Hawaii Earthquake: 5.3 Quake Strikes ‘Big Island’ Just Days After One Rattled Taiwan Causing Tsunami Fears [REPORT]

By iScienceTimes Staff on June 5, 2013 9:41 AM EDT

HAwaii earthquake
Map of earthquake epicenter. (Photo: USGS)

A Hawaii earthquake measuring a magnitude 5.3 on the Richter scale struck off the southeast coast of the popular archipelago's Big Island on Tuesday. The Hawaii earthquake was centered approximately 34 miles southeast of the town of Pahala on the Big Island, and the U.S> Geological survey placed its depth at around 25 miles. The 5.3 Hawaii earthquake caused no major damage or serious injuries and did not generate a tsunami, although shockwaves were felt as far away as Maui and Oahu.

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"The earth is very sound down there there's not a lot of cracks, therefore waves travel very efficiently through the material," USGS Hawaiian Volcano Observatory Seismic Network manager, Wes Thele told KHON2.com.

According to the USGS, any Hawaii earthquake requires monitoring because of the islands' volcanic activity. When a Hawaii earthquake occurs, it is often tied to volcanic activity. The USGS describes the relationship in the mission statement for the Advanced National Seismic System that has been installed on the islands:

Earthquakes in Hawaii are closely linked to volcanism. They are an important part of the island-building processes that have shaped the Island of Hawaii and the other Hawaiian Islands. Thousands of earthquakes occur every year beneath the Island of Hawaii.

Eruptions and magma movement within the presently active volcanoes (Kilauea, Mauna Loa and Lo'ihi) are usually accompanied by numerous small earthquakes. They originate in regions of magma storage or along the paths that magma follows as it rises and moves prior to eruption. These are loosely termed volcanic earthquakes.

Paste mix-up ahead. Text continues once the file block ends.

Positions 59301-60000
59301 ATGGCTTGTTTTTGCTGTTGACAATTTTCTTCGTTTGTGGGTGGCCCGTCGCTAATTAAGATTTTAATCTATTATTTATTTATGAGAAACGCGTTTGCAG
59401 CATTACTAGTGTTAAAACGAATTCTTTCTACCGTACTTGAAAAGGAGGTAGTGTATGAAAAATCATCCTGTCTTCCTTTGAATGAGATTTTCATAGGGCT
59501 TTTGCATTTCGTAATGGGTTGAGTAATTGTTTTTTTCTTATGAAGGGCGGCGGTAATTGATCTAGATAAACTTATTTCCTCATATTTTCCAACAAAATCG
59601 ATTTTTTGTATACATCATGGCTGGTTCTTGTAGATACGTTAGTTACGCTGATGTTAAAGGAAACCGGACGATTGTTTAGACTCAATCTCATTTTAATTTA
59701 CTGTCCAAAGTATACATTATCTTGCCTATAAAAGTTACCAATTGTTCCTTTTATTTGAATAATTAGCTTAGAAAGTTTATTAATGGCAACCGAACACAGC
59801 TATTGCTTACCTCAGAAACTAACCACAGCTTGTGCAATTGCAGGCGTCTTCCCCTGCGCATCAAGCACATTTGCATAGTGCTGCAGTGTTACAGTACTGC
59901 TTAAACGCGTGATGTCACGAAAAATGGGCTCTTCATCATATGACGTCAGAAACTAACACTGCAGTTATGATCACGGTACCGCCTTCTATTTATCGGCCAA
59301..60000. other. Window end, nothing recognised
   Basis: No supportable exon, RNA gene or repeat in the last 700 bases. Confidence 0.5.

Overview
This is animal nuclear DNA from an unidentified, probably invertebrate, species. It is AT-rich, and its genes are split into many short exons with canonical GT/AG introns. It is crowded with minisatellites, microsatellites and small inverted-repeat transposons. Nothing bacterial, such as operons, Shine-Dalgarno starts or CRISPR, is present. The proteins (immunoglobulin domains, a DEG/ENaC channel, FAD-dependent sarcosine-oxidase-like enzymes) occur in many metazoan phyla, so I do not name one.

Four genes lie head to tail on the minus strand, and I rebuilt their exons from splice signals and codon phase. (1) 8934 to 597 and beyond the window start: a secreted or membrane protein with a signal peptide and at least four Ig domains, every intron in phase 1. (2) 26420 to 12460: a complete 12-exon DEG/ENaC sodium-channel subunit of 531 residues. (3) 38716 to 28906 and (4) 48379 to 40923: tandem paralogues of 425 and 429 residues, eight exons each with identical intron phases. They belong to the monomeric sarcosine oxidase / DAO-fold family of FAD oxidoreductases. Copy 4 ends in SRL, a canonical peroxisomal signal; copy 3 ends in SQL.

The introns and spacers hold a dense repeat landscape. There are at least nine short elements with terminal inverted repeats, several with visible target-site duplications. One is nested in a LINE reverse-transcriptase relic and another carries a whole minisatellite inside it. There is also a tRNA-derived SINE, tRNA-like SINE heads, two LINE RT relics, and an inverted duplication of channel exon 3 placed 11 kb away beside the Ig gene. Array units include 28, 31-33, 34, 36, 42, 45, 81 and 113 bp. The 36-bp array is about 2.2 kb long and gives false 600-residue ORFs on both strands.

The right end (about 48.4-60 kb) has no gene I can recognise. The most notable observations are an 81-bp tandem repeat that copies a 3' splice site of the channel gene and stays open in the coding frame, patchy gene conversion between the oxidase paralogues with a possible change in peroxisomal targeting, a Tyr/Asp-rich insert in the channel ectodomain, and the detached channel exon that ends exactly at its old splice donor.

Many other earthquakes, including the largest ones, occur in areas of structural weakness at the base of Hawai'i's volcanoes or deep within the Earth's crust beneath the island. These are referred to as tectonic earthquakes. In the past 150 years, several strong tectonic earthquakes (magnitude 6 to 8) caused extensive damage to roads, buildings, and homes, triggered local tsunami, and resulted in loss of life. The most destructive earthquake in Hawai'i's history occurred on April 2, 1868, when 81 people lost their lives. With a magnitude of 7.9 and a maximum intensity of XII, this destructive earthquake destroyed more than a hundred homes and generated a 15-m high tsunami along Kilauea's south coast.

Tuesday's Hawaii earthquake comes just days after another significant quake struck in the seismically active Pacific region known as the Ring of Fire. On Sunday, a magnitude 6.2 earthquake struck Taiwan about 14 miles south southeast of Bull, Taiwan and 27 miles east southeast of Nantou, Taiwan at a depth of 12.4 miles. As with the Hawaii earthquake, no serious injuries or major damage were reported and fears of a tsunami dissipated after the Pacific Tsunami Center issued no warning.

Tsunami fears accompany every Hawaii earthquake after the devastating tsunami struck Indonesia in 2004 and killed more than 150,000 people.

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